What you’re looking at is the 2017 Yamaha MT-10 SP, a new edition of Iwata’s crossplane-power streetfighter. Despite being just a few bolted-on parts, the Yamaha MT-10 SP is one of the more interesting machines to debut in INTERMOT today.
Yamaha’s MT line runs with the tagline “The Dark Side of Japan” and promises edgy and affordable street bikes for urban riders.
Someone in Iwata, Japan must have thought that the current Yamaha MT-09 wasn’t quite edgy enough though, which is the only way we can explain the 2017 Yamaha MT-09, which debuted today at the INTERMOT show in Cologne, Germany.
Now with a “twin-eyed” LED headlight design, the Yamaha MT-09 feels a little bit more at home when parked next to the Yamaha MT-10 / Yamaha FZ-10 streetfighter. Other changes include an assist/slipper clutch, quickshifter, new suspension, and a redesigned tail section and fender.
If the KTM 1290 Super Adventure R is too much beast for you ADVness, then might we suggest the milder 2017 KTM 1090 Adventure R for your overlanding needs?
With KTM retiring the 1190 Adventure line, in favor of a dual-pronged attack with the 1090 and 1290 models, it makes sense then to see that the KTM 1090 Adventure will get an “R” badge for next year.
Typical for the Austrian brand, the KTM 1090 Adventure R makes its “R” distinction by being more off-road capable. That means 21″/18″ tubeless wire-spoke wheels, shod with Continental TKC 80 tires, along with other dirt-focused goodies.
The current state of the World Superbike Championship rules entirely encourage the adoption once again of “homologation specials” – production bikes whose sole purpose is to be used on the race track.
While none of the manufacturers have adopted a radical approach with their homologation special designs, this year’s INTERMOT show has already seen several such machines introduced, the Kawasaki Ninja ZX-10RR, the Suzuki GSX-R1000R, and the Honda CBR1000RR SP2.
For Honda, the differences between the SP and SP2 aren’t terribly radical, but they are more purposeful.
The 2017 Honda CBR1000RR SP2 does come with several visual cues that are different from the CBR1000RR SP model: carbon insert panels, gold striping on the tri-color paint scheme, and the more obvious Marchesini wheels.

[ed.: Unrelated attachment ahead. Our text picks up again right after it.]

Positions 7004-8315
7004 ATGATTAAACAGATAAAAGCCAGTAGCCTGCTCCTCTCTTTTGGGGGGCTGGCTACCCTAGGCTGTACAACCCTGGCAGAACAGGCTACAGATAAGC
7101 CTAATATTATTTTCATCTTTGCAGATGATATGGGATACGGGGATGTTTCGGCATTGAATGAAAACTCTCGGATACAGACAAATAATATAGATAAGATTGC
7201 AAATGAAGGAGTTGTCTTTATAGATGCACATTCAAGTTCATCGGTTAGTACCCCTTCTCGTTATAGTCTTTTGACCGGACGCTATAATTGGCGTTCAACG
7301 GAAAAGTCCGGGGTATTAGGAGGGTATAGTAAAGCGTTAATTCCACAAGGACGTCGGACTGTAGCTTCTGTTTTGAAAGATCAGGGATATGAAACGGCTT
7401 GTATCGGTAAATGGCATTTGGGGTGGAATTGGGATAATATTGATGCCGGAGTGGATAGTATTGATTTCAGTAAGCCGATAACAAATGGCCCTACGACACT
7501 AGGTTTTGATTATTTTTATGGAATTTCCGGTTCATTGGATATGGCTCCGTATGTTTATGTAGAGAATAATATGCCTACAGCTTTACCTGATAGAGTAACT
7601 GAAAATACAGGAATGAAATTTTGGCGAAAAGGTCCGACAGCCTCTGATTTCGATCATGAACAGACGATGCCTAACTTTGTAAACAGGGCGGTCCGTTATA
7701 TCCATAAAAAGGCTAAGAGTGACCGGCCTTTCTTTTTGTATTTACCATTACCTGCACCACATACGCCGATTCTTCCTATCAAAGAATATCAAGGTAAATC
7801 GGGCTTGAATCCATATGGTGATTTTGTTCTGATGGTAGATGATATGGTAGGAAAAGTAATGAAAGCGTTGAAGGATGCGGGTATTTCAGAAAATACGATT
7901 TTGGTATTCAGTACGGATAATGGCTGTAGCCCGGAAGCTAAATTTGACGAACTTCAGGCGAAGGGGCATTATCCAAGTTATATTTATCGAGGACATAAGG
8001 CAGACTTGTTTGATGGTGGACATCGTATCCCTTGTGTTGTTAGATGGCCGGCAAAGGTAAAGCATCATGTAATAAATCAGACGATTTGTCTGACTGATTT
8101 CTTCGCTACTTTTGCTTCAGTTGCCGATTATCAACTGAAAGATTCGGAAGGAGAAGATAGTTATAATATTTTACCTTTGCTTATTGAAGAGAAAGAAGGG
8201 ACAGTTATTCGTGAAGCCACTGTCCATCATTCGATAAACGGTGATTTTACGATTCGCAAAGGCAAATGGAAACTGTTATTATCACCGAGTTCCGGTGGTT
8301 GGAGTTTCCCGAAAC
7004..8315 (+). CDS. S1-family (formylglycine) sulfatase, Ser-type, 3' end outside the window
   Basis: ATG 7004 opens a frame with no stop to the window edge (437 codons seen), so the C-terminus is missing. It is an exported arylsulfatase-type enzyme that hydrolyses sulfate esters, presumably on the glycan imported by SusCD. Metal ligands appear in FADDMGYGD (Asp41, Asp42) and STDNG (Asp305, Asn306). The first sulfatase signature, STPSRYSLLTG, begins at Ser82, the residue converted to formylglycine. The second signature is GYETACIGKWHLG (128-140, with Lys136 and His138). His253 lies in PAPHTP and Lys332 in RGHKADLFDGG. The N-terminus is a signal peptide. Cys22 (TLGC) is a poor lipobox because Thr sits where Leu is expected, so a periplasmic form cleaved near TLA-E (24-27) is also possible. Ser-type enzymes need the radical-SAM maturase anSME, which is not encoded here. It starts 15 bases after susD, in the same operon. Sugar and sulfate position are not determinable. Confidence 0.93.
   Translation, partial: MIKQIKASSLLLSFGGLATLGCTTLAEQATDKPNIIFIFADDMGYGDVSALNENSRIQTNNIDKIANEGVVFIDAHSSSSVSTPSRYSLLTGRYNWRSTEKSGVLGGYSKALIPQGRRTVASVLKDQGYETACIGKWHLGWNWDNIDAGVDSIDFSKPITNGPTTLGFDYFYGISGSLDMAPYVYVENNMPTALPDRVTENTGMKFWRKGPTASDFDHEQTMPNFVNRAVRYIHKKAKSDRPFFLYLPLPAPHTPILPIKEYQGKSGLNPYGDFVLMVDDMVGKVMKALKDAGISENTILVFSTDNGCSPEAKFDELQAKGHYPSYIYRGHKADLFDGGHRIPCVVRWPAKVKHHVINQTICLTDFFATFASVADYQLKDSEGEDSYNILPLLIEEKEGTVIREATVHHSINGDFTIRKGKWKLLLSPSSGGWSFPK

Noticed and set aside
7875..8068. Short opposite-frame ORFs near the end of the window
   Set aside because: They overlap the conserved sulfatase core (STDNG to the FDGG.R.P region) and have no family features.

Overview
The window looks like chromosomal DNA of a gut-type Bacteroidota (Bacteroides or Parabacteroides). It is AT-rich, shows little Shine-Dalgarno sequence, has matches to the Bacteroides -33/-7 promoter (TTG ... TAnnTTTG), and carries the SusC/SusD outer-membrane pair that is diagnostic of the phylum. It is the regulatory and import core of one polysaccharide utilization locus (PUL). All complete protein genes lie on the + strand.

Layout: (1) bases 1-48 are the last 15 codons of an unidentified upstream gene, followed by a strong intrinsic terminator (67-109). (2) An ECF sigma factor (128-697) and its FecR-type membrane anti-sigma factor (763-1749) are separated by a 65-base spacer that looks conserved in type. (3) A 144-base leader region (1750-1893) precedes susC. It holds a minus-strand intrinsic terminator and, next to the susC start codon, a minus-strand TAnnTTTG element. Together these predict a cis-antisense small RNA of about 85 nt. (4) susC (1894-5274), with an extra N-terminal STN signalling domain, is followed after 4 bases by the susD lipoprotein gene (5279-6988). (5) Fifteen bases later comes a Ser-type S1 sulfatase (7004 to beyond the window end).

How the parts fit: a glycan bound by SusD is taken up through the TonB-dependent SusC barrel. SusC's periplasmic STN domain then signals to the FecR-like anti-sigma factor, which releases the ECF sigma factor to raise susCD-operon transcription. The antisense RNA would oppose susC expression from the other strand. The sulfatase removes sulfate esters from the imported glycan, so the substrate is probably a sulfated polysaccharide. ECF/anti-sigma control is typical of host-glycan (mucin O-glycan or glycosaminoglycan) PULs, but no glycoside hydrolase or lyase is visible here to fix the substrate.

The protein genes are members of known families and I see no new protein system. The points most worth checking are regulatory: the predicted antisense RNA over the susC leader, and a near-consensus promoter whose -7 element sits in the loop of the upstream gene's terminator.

The real differences though are under the hood, and in the two race kits that will be available from Honda.
BMW Motorrad’s INTERMOT unveilings centered around two machines for its heritage lineup, the BMW R nineT Pure and the BMW R nineT Racer. Both bikes are based off the iconic air-cooled boxer-twin engine, and both bikes are exactly what their name implies.
The R nineT Pure is a basic street standard, styled for a forgotten era. The R nineT Racer adds a half-fairing to the mix, adding yet another café racer model to the list of choices the post-authentic crowd can pick from.
Admittedly, BMW’s design team did a good job with the 2017 BMW R nineT Racer, making a tasteful café model from the very flexible R nineT platform. We especially like the subtly done throwback white, blue, and red paint scheme.
The BMW R nineT has done well for itself with urban riders, and the BMW R nineT Scrambler is eagerly awaited, finally launching in the coming weeks around the world.
We expect similarly strong showings for the Racer and Pure models, though if we had to pick from the two, this would be the one.
The Ducati SuperSport is back for the 2017 model year, bringing a street-focused sport bike into Ducati’s motorcycle lineup once again. As you would expect, the 2017 Ducati SuperSport will come in two models, the SuperSport base model and a higher-spec SuperSport S model.
Both bikes use the 937cc, water-cooled, 113hp v-twin engine that’s found in the Ducati Hypermotard 939. Ducati has also used a steel trellis frame for the SuperSport, which looks very similar to the one used on the current Monster line. Obviously, the front fairing takes some cues from the Panigale superbike.